Is it okay to use them when teaching reading?
A reader sent us the following inquiry regarding nonsense words:
Why do you have nonsense work flashcards posted on the activity section of your site? They are great for testing alphabetic principle but I do not believe that they were ever intended to be used in instruction. The goal is to get students to read real words and comprehend what they are reading. Nonsense words do not make sense as an instructional activity. Reading instruction should be authentic and real, as much as possible. We need to teach alphabetic principle concepts and strategies. I would really like to know what research supports using these types of words in instruction?
The topic of nonsense words and their use tends to generate some healthy debate. Proponents of a whole language approach are especially critical of their use. Katie and I both believe that the use of nonsense words offers an effective way to establish the alphabetic principle and to practice decoding and encoding. Our belief is supported by research. In fact, several highly researched reading programs with documented effectiveness incorporate the use of nonsense words into their reading instruction. Some of these reading programs include Orton-Gillingham, The Barton Reading and Spelling Program, Wilson, and The Lindamood Bell Phoneme Sequencing Program for Reading, Spelling and Speech. The International Dyslexia Association endorses the Orton-Gillingham approach so we take the stance that if this credible organization is comfortable with the teaching of them then we are too. As with anything, knowing the appropriate time and way to use them is of the upmost importance. If one does not understand their purpose we would suggest not using them. But make no mistake, the teaching of nonsense words does have an appropriate place in a highly structured, sequential system for teaching reading and spelling, which is what all reading teachers should use, especially for students with learning disabilities.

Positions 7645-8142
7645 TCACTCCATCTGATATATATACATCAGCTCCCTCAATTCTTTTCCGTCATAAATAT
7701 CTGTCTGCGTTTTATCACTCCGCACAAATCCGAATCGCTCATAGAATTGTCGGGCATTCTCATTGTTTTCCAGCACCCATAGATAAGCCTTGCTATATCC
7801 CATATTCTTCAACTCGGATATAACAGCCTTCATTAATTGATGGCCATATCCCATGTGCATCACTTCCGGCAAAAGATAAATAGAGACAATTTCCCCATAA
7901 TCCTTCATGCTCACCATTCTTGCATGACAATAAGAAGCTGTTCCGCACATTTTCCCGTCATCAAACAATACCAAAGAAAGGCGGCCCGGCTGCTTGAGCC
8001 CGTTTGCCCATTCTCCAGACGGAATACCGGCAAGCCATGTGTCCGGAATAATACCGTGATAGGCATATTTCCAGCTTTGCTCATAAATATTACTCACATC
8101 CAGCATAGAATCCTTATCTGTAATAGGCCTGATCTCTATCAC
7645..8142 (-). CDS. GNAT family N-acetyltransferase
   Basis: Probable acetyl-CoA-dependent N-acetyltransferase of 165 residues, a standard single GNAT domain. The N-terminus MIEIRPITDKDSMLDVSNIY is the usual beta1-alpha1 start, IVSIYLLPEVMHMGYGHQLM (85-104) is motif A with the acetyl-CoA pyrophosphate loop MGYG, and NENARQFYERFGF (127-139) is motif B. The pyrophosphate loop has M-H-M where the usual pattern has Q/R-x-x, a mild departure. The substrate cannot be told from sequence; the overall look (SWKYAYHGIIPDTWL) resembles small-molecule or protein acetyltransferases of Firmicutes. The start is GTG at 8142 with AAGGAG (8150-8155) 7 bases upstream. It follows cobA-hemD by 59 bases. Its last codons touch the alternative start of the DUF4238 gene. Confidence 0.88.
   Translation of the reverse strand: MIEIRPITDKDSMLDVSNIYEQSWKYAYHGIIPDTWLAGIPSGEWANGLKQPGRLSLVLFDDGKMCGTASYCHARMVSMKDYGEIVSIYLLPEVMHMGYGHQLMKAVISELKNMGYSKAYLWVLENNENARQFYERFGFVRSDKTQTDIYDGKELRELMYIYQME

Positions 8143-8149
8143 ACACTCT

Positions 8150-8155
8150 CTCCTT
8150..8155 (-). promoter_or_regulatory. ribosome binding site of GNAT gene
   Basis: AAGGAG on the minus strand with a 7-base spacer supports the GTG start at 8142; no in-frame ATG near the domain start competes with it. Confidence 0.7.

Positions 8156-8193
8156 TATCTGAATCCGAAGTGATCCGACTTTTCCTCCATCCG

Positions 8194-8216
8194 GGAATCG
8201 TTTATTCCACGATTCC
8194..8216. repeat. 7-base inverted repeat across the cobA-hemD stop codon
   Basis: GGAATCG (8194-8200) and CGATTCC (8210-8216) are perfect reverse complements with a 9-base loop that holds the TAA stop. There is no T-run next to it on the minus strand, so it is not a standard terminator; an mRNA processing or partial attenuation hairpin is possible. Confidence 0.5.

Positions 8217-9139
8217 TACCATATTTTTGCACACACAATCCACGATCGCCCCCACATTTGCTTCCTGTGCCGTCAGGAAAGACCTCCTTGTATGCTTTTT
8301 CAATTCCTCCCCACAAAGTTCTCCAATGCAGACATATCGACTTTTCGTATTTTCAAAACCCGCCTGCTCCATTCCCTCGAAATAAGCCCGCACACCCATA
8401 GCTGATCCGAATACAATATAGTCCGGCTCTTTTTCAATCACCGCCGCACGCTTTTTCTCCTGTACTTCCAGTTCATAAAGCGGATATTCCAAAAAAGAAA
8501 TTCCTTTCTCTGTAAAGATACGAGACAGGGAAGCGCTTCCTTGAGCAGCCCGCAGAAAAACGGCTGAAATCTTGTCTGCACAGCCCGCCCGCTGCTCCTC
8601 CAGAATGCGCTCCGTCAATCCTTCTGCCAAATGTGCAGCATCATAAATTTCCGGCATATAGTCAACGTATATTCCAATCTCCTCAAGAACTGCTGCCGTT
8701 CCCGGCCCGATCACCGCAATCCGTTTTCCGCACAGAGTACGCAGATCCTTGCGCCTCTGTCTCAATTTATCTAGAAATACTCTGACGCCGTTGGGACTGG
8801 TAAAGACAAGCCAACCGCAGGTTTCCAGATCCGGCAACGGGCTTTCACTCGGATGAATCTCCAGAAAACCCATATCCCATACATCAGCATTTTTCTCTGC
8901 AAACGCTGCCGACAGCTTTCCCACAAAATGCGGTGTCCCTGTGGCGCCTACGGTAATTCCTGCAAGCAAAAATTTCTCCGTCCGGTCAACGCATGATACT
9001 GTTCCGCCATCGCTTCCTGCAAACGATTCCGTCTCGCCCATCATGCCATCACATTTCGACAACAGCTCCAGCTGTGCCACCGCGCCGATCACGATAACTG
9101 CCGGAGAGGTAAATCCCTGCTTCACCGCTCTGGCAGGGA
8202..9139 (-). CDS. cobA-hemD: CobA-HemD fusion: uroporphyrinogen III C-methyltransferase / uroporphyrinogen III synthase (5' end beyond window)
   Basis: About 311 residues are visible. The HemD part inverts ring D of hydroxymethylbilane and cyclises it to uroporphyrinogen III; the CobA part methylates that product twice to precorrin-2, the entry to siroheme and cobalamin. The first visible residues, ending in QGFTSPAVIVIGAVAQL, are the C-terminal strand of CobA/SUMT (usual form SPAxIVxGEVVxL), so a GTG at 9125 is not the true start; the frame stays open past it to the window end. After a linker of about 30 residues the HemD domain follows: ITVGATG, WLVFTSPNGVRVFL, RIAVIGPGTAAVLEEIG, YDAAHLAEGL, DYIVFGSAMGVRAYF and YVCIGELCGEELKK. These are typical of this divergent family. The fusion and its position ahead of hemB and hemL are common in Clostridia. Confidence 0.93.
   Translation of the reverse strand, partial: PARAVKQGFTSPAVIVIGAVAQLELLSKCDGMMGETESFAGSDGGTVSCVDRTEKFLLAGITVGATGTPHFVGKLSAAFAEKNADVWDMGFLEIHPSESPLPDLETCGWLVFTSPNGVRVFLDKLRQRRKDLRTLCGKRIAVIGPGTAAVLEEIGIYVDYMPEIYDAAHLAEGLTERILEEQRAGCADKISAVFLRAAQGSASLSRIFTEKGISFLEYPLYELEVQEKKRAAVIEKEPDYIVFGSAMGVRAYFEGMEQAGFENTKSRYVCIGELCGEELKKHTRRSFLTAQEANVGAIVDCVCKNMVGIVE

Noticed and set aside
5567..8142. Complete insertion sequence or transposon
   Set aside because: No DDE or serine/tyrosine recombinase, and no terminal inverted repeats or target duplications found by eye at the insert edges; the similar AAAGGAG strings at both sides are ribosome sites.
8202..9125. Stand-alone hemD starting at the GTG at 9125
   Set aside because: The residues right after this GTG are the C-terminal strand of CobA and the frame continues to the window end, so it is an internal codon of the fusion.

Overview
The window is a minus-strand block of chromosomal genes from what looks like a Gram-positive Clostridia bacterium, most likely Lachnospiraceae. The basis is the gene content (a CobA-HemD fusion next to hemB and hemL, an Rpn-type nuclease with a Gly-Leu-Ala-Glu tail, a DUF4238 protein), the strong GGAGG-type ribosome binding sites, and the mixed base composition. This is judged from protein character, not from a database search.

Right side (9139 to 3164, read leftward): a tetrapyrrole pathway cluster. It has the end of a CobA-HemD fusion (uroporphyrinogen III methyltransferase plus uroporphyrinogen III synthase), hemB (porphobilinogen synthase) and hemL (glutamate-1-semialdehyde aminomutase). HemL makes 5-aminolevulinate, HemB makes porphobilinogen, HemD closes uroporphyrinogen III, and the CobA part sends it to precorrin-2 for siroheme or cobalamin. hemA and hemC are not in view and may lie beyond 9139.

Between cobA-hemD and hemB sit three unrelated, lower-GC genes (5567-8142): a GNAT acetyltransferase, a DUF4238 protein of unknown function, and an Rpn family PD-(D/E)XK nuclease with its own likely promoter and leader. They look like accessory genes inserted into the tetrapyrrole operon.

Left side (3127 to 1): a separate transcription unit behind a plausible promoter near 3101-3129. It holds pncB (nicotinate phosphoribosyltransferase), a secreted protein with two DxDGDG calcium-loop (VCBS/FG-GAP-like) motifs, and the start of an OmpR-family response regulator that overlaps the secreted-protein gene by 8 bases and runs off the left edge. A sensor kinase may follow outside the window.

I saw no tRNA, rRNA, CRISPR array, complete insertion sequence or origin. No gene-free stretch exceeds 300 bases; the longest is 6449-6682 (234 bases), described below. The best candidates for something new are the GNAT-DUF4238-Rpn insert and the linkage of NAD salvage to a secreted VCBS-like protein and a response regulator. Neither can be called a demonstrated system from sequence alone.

Check back soon for a page dedicated to this topic and suggestions for the appropriate use and purpose of these types of words.